One day in 2001 I was having a conversation with sculptor Jamie Vaida about the new website I was building for him. As we verbally wandered around we stumbled upon the idea of creating a website that would serve the community of artists in Grand Junction, Colorado (that’s where we both lived at the time; Jamie has moved on to more pacific pastures, whereas I’m still enjoying the view right here).
The challenge Jamie was having, and we thought most artists had, was getting exposure on the Internet. Sure, we could put up a website for him, but who would find it? Even in that mossy first year of the new millennium the Internet was a crowded place (and now it’s a virtual Soylent Green world).
I floated the idea of programming a shared website. A bunch of artists would generate more traffic than one, right? Art lovers want to see variety, right? We could retain a regional emphasis, right? Jamie was enthusiastic, and essentially guaranteed himself a lifetime free membership. Me? I didn’t know what I was getting into.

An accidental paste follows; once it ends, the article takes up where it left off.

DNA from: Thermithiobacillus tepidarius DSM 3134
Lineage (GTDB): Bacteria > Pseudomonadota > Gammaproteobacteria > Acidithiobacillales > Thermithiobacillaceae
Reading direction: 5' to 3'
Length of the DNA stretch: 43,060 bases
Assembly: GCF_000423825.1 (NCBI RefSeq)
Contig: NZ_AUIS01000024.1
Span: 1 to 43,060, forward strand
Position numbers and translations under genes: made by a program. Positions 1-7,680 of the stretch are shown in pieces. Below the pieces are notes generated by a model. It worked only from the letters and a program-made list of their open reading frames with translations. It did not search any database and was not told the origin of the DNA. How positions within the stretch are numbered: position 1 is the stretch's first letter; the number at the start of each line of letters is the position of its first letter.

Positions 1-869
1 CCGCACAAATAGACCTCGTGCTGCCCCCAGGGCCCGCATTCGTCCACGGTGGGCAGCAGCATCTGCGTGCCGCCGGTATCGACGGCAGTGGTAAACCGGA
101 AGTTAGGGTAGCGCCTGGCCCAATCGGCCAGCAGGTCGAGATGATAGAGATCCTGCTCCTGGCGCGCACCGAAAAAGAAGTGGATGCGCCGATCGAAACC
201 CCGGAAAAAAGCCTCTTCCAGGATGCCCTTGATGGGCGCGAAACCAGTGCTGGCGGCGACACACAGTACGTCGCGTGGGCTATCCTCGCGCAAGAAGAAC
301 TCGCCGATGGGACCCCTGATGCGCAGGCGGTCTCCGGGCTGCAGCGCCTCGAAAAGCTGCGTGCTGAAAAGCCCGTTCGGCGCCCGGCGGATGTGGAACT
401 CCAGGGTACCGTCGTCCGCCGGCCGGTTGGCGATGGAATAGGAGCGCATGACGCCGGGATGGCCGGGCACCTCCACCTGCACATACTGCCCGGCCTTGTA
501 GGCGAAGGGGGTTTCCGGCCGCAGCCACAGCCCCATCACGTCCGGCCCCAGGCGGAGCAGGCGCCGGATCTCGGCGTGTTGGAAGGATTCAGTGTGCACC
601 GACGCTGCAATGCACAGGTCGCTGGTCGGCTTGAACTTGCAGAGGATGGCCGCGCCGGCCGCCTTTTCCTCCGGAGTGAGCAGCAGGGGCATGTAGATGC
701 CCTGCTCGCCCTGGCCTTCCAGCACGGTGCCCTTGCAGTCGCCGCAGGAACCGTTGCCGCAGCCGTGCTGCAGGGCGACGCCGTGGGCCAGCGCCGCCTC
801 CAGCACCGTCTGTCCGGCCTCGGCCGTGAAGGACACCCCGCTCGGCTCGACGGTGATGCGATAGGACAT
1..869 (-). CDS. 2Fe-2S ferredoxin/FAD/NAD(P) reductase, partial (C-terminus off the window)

I had just started a web design company of my own in Grand Junction called FLEXISS (which at that time consisted of me in a shabby little home office, wondering if my children were going to starve as a result of my career switch) , and I was eager to do something that would hone my skills and promote my company.
Several months and hundreds of hours later ArtisansOfColorado.com went live. We started promoting the site and taking on members, but then a mysterious thing happened. I started actually getting cash customers for my web design business. My attention was distracted from the venture for, oh, about 7 years.
But then, in 2008, I had another conversation, this time with a web design friend of mine named Ari. I’d worked with Ari for years on different projects, and he and his fledgling design company Nutrix were eager to help us get the AoC website back on track. So AoC has been reborn, with new “Web 2.0” look / philosophy. Yeah, we don’t quite know how to define Web 2.0 either, but you’re looking at the result now, and we hope you like it.
— Ross Barefoot, February 2009